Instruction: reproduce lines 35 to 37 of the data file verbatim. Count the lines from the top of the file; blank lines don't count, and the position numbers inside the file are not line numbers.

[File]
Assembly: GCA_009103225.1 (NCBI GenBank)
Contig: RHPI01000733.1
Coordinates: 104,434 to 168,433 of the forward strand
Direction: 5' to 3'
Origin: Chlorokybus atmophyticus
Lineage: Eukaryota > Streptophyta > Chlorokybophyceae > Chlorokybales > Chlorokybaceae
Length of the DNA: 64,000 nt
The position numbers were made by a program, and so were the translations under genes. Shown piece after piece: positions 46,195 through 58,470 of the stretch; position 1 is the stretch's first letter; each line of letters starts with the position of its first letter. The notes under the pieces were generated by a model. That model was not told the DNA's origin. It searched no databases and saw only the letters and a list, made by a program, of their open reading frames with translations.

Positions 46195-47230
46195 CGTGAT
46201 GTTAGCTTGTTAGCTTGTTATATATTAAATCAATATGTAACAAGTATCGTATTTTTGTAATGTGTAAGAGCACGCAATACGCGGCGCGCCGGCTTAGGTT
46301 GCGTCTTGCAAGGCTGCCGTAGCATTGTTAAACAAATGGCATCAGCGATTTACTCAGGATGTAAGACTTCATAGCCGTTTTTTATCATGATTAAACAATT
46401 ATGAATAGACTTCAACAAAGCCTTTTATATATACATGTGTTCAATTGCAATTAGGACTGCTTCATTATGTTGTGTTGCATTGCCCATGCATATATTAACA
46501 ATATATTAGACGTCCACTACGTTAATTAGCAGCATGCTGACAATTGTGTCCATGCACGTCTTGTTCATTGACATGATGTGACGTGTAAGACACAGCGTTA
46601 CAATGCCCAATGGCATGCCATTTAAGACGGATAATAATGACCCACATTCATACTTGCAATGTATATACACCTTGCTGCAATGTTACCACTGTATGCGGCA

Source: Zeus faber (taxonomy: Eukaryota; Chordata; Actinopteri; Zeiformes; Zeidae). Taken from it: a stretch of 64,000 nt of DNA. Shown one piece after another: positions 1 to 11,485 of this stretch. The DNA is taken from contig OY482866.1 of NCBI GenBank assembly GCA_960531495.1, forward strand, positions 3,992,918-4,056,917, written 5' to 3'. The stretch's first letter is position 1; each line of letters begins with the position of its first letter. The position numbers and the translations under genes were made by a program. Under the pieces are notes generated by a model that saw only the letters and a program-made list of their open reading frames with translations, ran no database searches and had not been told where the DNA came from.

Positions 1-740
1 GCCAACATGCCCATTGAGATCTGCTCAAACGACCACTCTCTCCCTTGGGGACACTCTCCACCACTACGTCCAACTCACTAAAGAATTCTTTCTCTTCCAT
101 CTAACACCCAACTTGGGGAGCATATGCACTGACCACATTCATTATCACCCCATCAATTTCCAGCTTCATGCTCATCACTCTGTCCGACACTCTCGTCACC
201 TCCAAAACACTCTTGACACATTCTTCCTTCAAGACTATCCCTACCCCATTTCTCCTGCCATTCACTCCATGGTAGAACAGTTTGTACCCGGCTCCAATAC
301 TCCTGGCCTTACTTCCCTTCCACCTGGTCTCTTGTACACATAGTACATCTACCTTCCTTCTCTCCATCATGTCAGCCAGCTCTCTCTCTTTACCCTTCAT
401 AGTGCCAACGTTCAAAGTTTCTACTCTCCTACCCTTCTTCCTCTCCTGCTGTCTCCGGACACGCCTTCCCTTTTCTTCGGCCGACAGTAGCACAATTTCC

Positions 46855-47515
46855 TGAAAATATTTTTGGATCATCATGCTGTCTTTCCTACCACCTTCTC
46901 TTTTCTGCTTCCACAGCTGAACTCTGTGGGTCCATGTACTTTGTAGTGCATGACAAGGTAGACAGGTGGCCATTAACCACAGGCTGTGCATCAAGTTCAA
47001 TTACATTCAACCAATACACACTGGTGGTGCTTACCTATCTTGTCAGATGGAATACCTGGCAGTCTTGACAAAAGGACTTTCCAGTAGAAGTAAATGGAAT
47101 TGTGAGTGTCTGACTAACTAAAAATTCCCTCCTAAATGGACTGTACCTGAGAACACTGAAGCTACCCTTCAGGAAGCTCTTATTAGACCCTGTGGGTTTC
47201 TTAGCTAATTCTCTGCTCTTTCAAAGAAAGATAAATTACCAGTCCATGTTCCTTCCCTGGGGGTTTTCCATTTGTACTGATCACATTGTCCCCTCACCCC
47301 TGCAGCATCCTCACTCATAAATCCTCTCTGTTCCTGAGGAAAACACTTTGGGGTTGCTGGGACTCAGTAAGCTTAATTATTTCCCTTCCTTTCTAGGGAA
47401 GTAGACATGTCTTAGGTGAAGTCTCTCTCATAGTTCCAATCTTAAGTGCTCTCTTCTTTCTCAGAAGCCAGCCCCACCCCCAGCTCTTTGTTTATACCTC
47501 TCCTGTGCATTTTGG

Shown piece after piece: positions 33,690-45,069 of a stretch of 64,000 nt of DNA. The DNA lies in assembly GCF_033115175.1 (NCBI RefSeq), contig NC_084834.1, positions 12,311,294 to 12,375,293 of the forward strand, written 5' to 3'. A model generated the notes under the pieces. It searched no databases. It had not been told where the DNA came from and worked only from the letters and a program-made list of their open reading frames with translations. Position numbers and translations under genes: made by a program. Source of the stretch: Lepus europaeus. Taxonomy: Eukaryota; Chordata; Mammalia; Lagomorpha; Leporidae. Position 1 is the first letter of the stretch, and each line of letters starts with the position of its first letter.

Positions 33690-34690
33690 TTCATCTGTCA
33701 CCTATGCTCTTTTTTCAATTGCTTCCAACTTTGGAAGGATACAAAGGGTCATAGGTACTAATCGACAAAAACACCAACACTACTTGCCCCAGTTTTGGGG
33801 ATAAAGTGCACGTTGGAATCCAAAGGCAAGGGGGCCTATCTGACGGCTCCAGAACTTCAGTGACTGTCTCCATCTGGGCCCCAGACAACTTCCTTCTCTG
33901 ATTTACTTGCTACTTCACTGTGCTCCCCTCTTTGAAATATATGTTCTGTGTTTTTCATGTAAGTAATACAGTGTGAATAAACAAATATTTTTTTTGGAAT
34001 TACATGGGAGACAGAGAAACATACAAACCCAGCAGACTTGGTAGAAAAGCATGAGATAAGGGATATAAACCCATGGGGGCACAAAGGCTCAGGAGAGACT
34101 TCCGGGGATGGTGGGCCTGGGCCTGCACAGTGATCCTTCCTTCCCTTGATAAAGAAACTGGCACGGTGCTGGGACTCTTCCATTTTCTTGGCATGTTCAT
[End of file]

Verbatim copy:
33701 CCTATGCTCTTTTTTCAATTGCTTCCAACTTTGGAAGGATACAAAGGGTCATAGGTACTAATCGACAAAAACACCAACACTACTTGCCCCAGTTTTGGGG
33801 ATAAAGTGCACGTTGGAATCCAAAGGCAAGGGGGCCTATCTGACGGCTCCAGAACTTCAGTGACTGTCTCCATCTGGGCCCCAGACAACTTCCTTCTCTG
33901 ATTTACTTGCTACTTCACTGTGCTCCCCTCTTTGAAATATATGTTCTGTGTTTTTCATGTAAGTAATACAGTGTGAATAAACAAATATTTTTTTTGGAAT